Knowing what to think is not the same as knowing how to think.
What parent doesn’t want to give their kids a shortcut to a safe, meaningful, values-driven life?
The biggest temptation we face is what I call the “Parental Propaganda Program.” We have the belief that we’ve figured out how to live correctly. All we have to do is teach our kids what to think.
We tell them “sleeping eight hours makes you less cranky” and “eating vegetables matters” and “standing for this belief is essential.”
Teaching kids what to think short-circuits their ability to think well for themselves. They learn that someone else has the answers for them and to trust an authority figure more than their own research.
You may feel good about being that source of authority in your child’s life. After all, you’re that figure…for now. What about when they’re teens? Who will they select to tell them the one right path/answer? I’m here to tell you—many of them choose a slightly older teenager!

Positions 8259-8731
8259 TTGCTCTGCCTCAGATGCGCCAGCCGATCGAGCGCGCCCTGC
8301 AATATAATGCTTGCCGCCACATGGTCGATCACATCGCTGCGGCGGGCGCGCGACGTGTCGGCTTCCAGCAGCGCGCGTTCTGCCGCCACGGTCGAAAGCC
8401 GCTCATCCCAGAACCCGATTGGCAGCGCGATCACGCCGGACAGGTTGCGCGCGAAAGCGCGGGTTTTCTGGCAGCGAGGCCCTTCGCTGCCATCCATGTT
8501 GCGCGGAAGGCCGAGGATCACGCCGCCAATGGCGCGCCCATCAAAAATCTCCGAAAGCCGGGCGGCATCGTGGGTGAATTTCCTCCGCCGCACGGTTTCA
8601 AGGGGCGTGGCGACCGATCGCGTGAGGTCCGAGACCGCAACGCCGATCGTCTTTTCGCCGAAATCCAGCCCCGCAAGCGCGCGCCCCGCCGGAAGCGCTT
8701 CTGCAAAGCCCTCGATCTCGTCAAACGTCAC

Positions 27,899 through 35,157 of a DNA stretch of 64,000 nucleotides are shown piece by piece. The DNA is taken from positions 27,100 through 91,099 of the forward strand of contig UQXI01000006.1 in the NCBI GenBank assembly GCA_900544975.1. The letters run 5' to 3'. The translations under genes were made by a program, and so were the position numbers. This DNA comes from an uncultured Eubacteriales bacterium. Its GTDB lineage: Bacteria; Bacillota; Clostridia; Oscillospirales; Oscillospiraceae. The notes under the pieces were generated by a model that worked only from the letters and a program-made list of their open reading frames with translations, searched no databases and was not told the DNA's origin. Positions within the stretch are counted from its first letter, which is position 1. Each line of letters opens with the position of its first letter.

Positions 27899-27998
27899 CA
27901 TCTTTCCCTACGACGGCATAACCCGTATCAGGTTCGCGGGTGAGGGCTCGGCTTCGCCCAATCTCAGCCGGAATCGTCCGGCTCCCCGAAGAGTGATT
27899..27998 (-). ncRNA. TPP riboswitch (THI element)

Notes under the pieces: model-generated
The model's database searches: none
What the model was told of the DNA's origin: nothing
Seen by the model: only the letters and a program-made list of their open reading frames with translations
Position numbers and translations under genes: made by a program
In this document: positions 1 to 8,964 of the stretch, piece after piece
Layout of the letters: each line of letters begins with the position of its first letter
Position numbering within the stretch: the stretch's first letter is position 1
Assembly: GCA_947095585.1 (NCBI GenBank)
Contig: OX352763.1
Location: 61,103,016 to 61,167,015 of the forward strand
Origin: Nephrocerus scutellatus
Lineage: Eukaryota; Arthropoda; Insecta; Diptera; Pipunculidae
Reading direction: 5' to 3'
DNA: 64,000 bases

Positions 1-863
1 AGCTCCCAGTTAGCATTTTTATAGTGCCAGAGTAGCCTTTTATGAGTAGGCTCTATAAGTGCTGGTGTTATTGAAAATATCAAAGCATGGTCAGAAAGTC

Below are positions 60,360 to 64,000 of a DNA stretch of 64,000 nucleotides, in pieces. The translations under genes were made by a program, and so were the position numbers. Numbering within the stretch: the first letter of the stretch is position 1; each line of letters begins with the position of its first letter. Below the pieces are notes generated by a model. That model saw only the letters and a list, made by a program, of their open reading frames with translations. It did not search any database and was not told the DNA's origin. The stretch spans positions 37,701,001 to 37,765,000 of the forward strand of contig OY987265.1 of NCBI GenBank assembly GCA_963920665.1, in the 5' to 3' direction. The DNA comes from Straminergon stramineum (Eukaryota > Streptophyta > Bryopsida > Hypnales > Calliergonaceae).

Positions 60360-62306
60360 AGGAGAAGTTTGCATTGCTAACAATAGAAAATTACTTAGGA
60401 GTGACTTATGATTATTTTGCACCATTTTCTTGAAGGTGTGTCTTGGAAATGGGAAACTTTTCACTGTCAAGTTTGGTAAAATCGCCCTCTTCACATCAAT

Learning How to Think
What happens if we put learning “how to think” first? It means taking a child’s dissent (or challenges) seriously. It means setting aside your preconceptions.
“I hate vegetables” becomes an opportunity. You support your child doing their own research, to honor their experiences.
Kids discover that their experiences drive meaningful questions that deserve to be asked (not automatically answered).
The choice to hold back our “better answers” is challenging for us!
And yet, parents often parrot information they’ve learned from an authority without thinking it through themselves.
I might ask myself:
- Why do I assume vegetables are important?
- What ways did people get nourished before supermarkets and year-round produce?
- What else can I learn with my child about this subject?
Learning how to think protects a child from cults, peer pressure, and bullying others.